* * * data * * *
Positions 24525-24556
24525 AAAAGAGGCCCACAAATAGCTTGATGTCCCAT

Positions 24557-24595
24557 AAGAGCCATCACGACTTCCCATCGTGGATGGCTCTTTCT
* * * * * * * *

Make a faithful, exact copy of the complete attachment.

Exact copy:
Positions 24525-24556
24525 AAAAGAGGCCCACAAATAGCTTGATGTCCCAT

Positions 24557-24595
24557 AAGAGCCATCACGACTTCCCATCGTGGATGGCTCTTTCT